Isaiah wrote to a people in exile, to refugees and hostages held for ransom, in pledge for those who remained in their occupied homeland. In some sense we are all held captive, waiting and working in eager anticipation for the world God intended at creation – a world of peace and justice for all peoples. Isaiah wrote to a people who were feeling hopeless, challenging them to become a witness to the new thing God is always doing, to be a light to other nations also in captivity.
We, too, are still captive, along with those who surround us. The ills and suffering of the present age are not so different from Isaiah’s day, or Jesus’. People go to bed hungry, some sleep in subway stations or on the street. Others live in the prisons of addiction and grievous illness. Many live surrounded by the violence of war or the violence in their own homes and local communities. Some live in nations oppressed by overlords and tyrants. Countless numbers of children and adults are wage slaves, doomed to eke out a living hour by hour and day by day with little hope for anything more than dying young and exhausted. That reality is known in the poverty of the countryside as well as in wealthy city centers, where many people live lonely and disconnected lives even in the midst of crowds. Some are still sent off to prison for trivial crimes or reasons of conscience, or to labor camps where they disappear, forgotten. Where is the light, where is hope for a different future?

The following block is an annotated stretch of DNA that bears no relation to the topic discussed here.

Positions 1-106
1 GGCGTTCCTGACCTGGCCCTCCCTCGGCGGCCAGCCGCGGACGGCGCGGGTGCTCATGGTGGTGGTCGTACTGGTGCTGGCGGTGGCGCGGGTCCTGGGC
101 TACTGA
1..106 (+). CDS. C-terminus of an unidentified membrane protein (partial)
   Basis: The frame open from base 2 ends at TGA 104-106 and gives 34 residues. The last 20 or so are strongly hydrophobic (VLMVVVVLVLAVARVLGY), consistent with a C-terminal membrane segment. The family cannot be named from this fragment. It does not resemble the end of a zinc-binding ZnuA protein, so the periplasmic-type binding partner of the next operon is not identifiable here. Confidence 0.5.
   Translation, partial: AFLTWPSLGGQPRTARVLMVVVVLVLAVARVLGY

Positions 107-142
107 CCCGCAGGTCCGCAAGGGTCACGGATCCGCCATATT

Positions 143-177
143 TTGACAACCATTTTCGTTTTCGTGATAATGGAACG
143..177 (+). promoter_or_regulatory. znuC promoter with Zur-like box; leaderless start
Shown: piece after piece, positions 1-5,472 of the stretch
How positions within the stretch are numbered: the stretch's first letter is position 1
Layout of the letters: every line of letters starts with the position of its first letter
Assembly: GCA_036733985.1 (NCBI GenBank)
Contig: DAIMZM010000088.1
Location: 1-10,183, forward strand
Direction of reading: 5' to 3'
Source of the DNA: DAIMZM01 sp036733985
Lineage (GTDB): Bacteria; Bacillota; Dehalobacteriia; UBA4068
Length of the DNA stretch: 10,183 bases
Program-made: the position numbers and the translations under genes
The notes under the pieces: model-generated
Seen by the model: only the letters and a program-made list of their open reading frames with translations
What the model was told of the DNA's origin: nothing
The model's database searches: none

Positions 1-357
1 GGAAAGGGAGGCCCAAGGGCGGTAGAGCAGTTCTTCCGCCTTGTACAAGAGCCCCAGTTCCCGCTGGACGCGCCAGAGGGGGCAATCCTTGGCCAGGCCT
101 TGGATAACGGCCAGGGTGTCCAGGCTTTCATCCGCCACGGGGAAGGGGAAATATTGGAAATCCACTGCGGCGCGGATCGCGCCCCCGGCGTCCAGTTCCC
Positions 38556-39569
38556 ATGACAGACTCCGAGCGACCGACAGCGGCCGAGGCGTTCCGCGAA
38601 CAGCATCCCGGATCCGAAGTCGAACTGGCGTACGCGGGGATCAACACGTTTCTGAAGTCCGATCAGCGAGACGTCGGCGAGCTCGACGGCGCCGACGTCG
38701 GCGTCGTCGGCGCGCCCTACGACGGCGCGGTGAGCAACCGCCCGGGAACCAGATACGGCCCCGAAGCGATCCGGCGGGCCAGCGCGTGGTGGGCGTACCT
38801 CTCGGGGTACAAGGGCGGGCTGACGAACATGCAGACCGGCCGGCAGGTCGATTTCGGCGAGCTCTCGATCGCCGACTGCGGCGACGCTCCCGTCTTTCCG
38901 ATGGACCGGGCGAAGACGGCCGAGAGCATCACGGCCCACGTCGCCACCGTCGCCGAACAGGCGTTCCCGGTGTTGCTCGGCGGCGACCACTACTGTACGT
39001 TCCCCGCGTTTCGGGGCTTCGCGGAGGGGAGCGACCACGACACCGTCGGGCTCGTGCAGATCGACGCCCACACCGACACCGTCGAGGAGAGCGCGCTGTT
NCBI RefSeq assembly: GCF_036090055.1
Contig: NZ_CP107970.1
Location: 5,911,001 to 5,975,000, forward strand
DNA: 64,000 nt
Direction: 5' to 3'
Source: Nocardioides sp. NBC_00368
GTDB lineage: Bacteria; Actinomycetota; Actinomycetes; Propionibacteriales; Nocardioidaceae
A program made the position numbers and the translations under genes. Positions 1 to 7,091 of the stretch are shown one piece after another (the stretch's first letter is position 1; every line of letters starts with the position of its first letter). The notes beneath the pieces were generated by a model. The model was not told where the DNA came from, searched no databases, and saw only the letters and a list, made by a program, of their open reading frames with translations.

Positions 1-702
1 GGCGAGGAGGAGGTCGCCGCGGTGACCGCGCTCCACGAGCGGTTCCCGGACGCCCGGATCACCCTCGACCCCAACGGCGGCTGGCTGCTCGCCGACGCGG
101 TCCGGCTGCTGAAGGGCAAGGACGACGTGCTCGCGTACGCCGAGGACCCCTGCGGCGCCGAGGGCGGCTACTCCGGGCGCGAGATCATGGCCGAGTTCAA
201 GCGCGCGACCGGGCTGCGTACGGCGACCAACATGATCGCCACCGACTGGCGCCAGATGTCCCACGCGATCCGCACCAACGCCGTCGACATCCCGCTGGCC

Jesus’ response is to challenge us to embrace that suffering and hopelessness and let it be transformed by love. When he says, “those who lose their life will find it,” he means turning toward that suffering rather than away from it. When we do, we will discover joy and life, rather than loneliness and hopelessness. There may still be captivity around us, but we have been set free to work toward a different reality.